or Shul·han A·ruk, Shul·han A·ruch
[ Sephardic Hebrew shool-khahn ah-rookh; Ashkenazic Hebrew shool-khuhn -aw-rookh; English shool-kuhn -aw-ruhk ]
/ Sephardic Hebrew ʃulˈxɑn ɑˈrux; Ashkenazic Hebrew ˈʃʊl xən ˈɔ rʊx; English ˈʃul kən ˈɔ rək /
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an authoritative code of Jewish law and custom compiled by the Talmudic scholar Joseph Caro (1488–1575), the original edition published in Vienna in 1565 emphasizing the practices of Sephardic Jews.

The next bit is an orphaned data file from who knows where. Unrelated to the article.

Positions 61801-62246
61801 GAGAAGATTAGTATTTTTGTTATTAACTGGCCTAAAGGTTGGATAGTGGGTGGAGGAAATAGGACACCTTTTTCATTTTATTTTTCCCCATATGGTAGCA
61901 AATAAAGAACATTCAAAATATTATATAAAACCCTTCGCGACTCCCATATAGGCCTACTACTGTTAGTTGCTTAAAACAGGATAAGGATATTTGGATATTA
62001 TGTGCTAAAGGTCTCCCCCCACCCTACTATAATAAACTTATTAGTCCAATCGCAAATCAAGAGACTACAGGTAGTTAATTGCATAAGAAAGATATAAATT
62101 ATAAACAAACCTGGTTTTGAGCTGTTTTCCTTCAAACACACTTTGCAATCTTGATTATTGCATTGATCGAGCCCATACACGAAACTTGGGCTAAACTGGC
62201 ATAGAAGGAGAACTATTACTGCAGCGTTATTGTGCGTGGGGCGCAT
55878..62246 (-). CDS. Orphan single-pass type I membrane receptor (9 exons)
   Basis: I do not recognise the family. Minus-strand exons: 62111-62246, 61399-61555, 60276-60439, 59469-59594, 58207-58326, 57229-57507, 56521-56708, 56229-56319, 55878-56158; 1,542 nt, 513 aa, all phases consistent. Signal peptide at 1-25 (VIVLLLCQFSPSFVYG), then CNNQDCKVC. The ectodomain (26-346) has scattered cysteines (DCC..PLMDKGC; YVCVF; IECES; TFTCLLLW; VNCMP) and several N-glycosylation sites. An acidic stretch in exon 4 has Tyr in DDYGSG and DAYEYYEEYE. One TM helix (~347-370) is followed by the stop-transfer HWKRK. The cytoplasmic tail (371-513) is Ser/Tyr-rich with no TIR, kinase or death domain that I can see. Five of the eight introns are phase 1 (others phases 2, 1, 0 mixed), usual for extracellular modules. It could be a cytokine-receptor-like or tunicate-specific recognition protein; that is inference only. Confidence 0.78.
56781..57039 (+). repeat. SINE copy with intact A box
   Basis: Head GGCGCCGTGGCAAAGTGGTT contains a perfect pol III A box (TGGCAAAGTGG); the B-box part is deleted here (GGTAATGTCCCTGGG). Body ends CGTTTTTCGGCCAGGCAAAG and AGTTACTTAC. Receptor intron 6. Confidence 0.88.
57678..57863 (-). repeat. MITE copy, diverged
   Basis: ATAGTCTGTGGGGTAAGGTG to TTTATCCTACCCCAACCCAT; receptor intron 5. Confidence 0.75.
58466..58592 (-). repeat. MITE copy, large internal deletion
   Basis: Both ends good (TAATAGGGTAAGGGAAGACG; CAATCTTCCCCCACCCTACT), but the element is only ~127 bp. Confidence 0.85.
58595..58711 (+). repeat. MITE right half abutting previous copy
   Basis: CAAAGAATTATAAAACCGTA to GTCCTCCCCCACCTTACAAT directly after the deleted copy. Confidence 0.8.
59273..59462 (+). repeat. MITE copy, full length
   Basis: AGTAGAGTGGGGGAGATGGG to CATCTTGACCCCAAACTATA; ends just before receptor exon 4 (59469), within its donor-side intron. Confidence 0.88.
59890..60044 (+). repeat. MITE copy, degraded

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Words nearby Shulhan Arukh
Dictionary.com Unabridged Based on the Random House Unabridged Dictionary, © Random House, Inc. 2021
Example sentences from the Web for Shulhan Arukh
The Shulhan Arukh became the substructure for the further development of Polish rabbinism.
Still others wrote annotations and supplements to the Shulhan Arukh.